Second, multi-brand retailers must allow customers to browse by brand, not just by category. According to a recent study by Forrester Research, Cambridge, MA, one of the key differentiators between the affluent and others is that the wealthy are more brand-conscious. Yet until recently, most upscale retailer sites allowed users to navigate only by category.

Nordstrom, among others, has started developing “branded boutiques” where Nordstrom.com visitors can now shop by brand. In fact, certain brands actually have online “stores within a store” — including features and insight that help differentiate the Tommy Bahama brand from Nautica, for example.

According to Julie Bornstein, general manager, Internet at Nordstrom.com, “Our goal is to connect our customers easily and efficiently with the merchandise they want. Organizing the offering around brands that our customers know and trust is a way to help them quickly find those products. Our customers should be able to find the brands they love – on the Web, in the catalogs or in a Nordstrom store. Creating online brand ’boutiques’ to mirror the brands found in our stores helps evoke the flavor of the brand while making the strong product offering from each of our vendors easy to find on our Web site.”

Of course, if a customer is looking for a cashmere sweater, she should be able to look across all brands. But many people shop retailers for specific brands, and the more the brands can be highlighted online, the better.

Third, retailers need to create site page designs that differentiate the brands and categories they carry. In trying to make their sites easy to maintain, nearly all online retailers have fallen into the trap of making every category of product and every brand follow the same design template (e.g. the “thumbnail” page with a grid of small images). In their stores, retailers never use the same fixtures or layout to sell dishes as they use to sell designer gowns — so why use the same page designs? If an online customer can’t tell Tommy Hilfiger from Ralph Lauren other than by price, how can she tell Macy’s from Saks?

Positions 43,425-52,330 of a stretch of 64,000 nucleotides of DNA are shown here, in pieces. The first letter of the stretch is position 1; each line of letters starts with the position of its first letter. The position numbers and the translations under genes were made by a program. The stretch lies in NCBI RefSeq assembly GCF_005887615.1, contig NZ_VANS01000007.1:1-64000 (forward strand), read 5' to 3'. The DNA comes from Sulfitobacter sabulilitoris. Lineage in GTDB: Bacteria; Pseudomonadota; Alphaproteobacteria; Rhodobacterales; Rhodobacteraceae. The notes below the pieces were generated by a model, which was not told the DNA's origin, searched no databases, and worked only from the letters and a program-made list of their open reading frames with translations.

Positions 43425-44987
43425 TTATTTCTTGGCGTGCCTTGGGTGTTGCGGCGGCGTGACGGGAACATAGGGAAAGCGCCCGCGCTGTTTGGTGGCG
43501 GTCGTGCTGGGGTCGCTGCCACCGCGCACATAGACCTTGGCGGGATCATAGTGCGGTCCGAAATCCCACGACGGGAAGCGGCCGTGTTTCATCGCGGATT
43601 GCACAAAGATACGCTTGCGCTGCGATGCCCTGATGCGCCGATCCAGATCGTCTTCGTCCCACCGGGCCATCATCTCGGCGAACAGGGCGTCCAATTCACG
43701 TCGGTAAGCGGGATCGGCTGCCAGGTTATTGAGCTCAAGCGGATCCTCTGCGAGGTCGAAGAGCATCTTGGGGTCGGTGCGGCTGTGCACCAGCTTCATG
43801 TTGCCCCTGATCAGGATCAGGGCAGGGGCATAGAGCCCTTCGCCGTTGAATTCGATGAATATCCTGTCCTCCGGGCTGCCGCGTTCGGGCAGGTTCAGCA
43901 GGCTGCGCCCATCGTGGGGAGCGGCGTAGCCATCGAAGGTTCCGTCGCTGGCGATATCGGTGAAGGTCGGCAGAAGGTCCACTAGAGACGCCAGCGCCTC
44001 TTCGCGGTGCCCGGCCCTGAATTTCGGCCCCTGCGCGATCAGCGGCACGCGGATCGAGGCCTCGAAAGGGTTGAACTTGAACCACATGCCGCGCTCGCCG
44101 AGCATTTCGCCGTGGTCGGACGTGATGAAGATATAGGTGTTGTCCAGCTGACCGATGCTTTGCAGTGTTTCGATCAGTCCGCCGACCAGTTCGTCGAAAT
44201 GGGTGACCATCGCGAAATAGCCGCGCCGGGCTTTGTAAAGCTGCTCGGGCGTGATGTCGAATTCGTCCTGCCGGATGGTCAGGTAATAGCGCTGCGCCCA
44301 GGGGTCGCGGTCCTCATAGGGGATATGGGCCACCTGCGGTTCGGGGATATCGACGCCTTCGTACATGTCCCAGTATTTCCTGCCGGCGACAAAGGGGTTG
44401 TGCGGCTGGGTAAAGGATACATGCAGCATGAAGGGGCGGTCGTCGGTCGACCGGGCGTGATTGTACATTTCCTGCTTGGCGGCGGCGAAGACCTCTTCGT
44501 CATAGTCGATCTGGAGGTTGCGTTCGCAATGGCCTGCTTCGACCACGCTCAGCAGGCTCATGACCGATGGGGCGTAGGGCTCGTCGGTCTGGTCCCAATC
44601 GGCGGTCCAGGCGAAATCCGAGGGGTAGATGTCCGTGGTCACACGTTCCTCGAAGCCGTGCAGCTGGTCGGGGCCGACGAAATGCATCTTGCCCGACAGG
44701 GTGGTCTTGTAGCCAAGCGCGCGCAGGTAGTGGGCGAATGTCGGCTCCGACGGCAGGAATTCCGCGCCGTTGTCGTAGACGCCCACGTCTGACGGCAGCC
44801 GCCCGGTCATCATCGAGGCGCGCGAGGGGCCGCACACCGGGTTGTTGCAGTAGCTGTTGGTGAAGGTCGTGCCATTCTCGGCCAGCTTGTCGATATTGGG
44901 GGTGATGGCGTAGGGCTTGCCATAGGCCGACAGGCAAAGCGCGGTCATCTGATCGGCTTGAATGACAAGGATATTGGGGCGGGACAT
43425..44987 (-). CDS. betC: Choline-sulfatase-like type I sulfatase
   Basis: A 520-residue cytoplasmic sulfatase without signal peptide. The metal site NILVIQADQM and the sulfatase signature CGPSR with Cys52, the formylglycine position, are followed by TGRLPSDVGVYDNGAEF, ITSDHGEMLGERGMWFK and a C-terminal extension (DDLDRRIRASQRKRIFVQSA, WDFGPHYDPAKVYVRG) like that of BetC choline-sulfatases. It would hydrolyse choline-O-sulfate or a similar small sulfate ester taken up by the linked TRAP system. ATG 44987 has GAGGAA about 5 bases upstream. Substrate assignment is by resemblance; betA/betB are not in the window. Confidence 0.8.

Finally, retailers must create flexible site designs that don’t assume to present a “one size fits all” model to customers. Different customers demand different features. Some are “surgical shoppers” and search engines work great for them. Retailers should meet their needs as long as they reinforce their brands along the way. Nordstrom.com, for example, has a dynamic search engine that serves up brands and attributes based on the categories users select.

Other shoppers are browsers, and retailers need to entice them, educate them and engage them, in order to get them to buy online or offline. That does not mean that retailers should necessarily employ rich media to engage a “browser.” Not all site visitors want to watch a flash movie. Saks.com recently had a great merchandising feature, “11 must-haves for spring,” but then offered a slow-loading, painful flash movie. The Web is still a low bandwidth medium, so if retailers want to create some “flash,” they would be well served to provide simpler versions for those who want the expertise without the pizazz.

To most Fortune 500 retailing companies, online sales may only make up a small percentage of total business. If a site’s conversion rate is 5 percent, the average for the industry, that means 95 percent of its visitors are not transacting online. But for 100 percent of them, the online contact is an incomparable opportunity to reinforce their brand, create a new relationship, and acquire permission to talk to that customer when she is not in the store. Retailers that remember what has made them great in the offline world, then temper that knowledge with a commitment to an easy online shopping experience, will find the greatest success in building their brands online.